[ofiwg] ofiwg item: supporting other OS's

Jeff Hammond jeff.science at gmail.com
Fri Jan 8 14:48:47 PST 2016

On Fri, Jan 8, 2016 at 1:49 PM, Jason Gunthorpe <
jgunthorpe at obsidianresearch.com> wrote:

> On Fri, Jan 08, 2016 at 12:46:35PM -0800, Jeff Hammond wrote:
> >      Apparently soon you'll be able to use clang as the language
> >      front end on windows:
> http://www.theregister.co.uk/2015/10/21/microsoft_promises_clang_for_windows_in_november_visual_c_update/
> >
> >    I shared that link in my email.  I guess you stopped reading after the
> >    first paragraph :-)
> No, I just don't render HTML emails in my mailing list reader so I
> didn't see your link, I thought you were talking about the new native
> windows support within clang.

Use a good mailing list reader on all platforms ;-)

> >      Also, clang and gcc will both natively target windows now, and IIRC,
> >      there is even a way to just build windows DLLs straight from Linux
> >      with clang, so you can integrate with test infrastructure etc.
> >      Also, FWIW, RH supplies gcc 4.9 as an option on all their platforms
> >      now. Supporting a 'system' compiler is a really old fashioned
> >      idea. Use a good compiler on all platforms.
> >
> >    Sorry, I'm not trying to be rude here, but I cannot help myself to not
> >    use the following meme. I know Squyres will enjoy it :-)
> It has become an old fashioned idea because gcc and clang now nearly
> trivially cover a huge swath of cases people care about, and folks
> like RH have done the incredible, tedious, work to get new gcc's
> running on their old OSs, with the native system libraries.
> It's not a huge swath of cases.  It is a very large number of instances of
a very small number of cases.  I suspect that your huge swatch of cases
boils down to {Linux,BSD} x {x86(_64),ppc{32,64,64le},arm{32,64}}.  I guess
there might be a mips or a sparc in there, but what you are really saying
here is that you think two instantiations of POSIX represent the entirety
of computing.

> There will always be boutique places that have a hard time keeping
> current. But they are special, and it isn't fair to the developers to
> let them externalize their costs upwards into the ecosystems.

You're right.  libfabric should use as many features from C11 as possible
and expect everyone whose machine doesn't have GCC 5.3 and Clang 3.8 on it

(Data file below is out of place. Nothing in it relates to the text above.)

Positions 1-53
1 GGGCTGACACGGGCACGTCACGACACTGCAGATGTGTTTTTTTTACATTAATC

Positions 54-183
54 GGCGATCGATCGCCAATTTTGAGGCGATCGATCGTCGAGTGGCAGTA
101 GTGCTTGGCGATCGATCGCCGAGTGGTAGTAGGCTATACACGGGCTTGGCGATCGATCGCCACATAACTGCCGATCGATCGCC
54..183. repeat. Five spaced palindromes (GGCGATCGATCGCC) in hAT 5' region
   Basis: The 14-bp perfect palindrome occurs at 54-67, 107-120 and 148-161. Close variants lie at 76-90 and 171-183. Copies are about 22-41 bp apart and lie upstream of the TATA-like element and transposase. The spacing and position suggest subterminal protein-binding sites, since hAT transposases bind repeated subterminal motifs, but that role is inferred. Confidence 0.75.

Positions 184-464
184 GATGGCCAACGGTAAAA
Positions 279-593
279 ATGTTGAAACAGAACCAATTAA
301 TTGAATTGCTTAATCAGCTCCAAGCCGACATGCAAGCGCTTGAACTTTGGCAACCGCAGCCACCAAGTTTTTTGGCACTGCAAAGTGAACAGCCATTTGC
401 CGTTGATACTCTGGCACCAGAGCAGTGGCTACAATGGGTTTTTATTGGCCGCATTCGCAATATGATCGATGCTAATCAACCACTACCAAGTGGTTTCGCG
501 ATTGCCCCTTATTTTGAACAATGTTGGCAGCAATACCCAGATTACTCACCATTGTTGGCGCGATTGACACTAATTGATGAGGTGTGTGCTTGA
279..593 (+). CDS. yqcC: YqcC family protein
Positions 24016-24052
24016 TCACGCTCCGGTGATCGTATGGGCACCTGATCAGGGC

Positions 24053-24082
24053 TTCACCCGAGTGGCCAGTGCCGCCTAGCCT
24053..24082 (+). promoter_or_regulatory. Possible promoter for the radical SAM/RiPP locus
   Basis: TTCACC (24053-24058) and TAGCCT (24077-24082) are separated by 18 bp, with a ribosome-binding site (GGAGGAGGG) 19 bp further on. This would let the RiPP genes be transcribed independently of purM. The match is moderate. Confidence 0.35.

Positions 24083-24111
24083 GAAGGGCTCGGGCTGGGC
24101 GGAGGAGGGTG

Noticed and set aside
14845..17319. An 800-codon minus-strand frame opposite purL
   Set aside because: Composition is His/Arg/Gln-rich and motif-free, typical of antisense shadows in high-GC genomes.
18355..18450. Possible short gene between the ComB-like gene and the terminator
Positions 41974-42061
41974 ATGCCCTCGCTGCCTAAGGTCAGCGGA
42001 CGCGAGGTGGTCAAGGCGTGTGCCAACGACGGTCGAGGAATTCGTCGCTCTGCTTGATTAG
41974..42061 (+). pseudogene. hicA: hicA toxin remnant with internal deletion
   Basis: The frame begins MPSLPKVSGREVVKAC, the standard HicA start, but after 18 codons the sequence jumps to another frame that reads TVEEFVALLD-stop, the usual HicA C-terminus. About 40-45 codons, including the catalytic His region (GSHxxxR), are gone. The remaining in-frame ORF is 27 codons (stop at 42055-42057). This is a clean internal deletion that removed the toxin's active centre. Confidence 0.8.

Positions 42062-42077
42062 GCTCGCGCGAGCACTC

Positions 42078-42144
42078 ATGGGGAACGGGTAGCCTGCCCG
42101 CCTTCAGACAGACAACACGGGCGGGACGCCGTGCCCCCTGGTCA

to build their C compiler toolchain from source.  Let's make life miserable
on everyone running Debian stable, CentOS 6.x, etc.  Let's punish these
folks for having something better to do than upgrade their OS every Monday.

Additionally, all those supercomputer folks that were invited to contribute
to the design of OFI back in 2014 (or was it 2013?), let's make sure to
thank them for their time by waving an 18-inch foam middle finger in their
face because they might not have the ability to install an unsupported

Heck, why not insist that everyone who wants to run libfabric run Gentoo!
Only losers let someone else build their OS for them...

> The low-cost route for botique cases is pretty clear - get the
> toolchain patches upstream. Yes that is hard, I sympathize, but not
> enough to take patches supporting old systems on my projects :)

The GCC community refused to accept the Blue Gene/P patches upstream.  The
reason had nothing to do with the code, but some silliness related to a
publicly available processor manual.

> The old OFA effort to port the stack to Windows, IMHO, made a big
> mess. Ideologically requiring an old-at-the time MSVC compiler
> certainly contributed. Use a compiler that makes the port easy.

Why not just say "use an operating system that makes the port easy"?  It's
completely ridiculous to argue that OS portability matters but compiler
portability doesn't.  Be intellectually consistent and oppose the Windows
port or stop discussing this issue altogether.


Jeff Hammond
jeff.science at gmail.com
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